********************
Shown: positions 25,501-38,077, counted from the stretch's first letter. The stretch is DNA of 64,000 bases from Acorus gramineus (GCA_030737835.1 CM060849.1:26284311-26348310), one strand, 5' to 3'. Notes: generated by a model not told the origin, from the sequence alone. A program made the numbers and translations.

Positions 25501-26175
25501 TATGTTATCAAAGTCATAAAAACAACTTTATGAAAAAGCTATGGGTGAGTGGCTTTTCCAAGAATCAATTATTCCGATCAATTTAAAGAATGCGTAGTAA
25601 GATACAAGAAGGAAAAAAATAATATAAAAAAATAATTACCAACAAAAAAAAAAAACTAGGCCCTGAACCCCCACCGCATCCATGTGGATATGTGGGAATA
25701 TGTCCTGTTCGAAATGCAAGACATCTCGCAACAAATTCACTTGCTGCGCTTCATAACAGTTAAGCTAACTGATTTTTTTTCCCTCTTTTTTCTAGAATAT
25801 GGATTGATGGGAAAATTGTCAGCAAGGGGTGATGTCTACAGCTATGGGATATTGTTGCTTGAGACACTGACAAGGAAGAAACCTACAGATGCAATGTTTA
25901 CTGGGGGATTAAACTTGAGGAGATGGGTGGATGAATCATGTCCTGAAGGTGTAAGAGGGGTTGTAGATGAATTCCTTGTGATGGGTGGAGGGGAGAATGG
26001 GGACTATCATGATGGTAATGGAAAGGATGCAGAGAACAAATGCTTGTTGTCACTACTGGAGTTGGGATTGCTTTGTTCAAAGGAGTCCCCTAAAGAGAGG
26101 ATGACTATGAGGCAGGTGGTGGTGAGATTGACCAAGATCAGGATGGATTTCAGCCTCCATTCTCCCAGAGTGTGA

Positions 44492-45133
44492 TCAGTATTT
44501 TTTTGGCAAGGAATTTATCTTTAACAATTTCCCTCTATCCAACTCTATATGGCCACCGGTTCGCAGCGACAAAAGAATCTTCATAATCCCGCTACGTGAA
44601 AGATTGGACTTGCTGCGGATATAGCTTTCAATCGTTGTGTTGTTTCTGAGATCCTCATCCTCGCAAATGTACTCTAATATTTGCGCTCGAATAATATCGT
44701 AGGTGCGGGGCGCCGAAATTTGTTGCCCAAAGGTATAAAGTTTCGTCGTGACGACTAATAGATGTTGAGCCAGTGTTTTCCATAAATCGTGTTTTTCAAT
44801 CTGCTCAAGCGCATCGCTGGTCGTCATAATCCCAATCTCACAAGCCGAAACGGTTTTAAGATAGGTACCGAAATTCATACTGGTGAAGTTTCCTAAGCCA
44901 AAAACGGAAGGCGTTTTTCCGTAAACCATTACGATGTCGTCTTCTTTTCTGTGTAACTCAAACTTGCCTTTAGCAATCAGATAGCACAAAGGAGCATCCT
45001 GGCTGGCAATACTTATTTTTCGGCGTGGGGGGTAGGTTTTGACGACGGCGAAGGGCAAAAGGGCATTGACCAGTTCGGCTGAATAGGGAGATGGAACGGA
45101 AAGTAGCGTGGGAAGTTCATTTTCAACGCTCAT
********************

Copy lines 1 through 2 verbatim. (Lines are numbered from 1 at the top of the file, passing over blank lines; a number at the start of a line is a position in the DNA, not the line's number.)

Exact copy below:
Shown: positions 25,501-38,077, counted from the stretch's first letter. The stretch is DNA of 64,000 bases from Acorus gramineus (GCA_030737835.1 CM060849.1:26284311-26348310), one strand, 5' to 3'. Notes: generated by a model not told the origin, from the sequence alone. A program made the numbers and translations.

Positions 25501-26175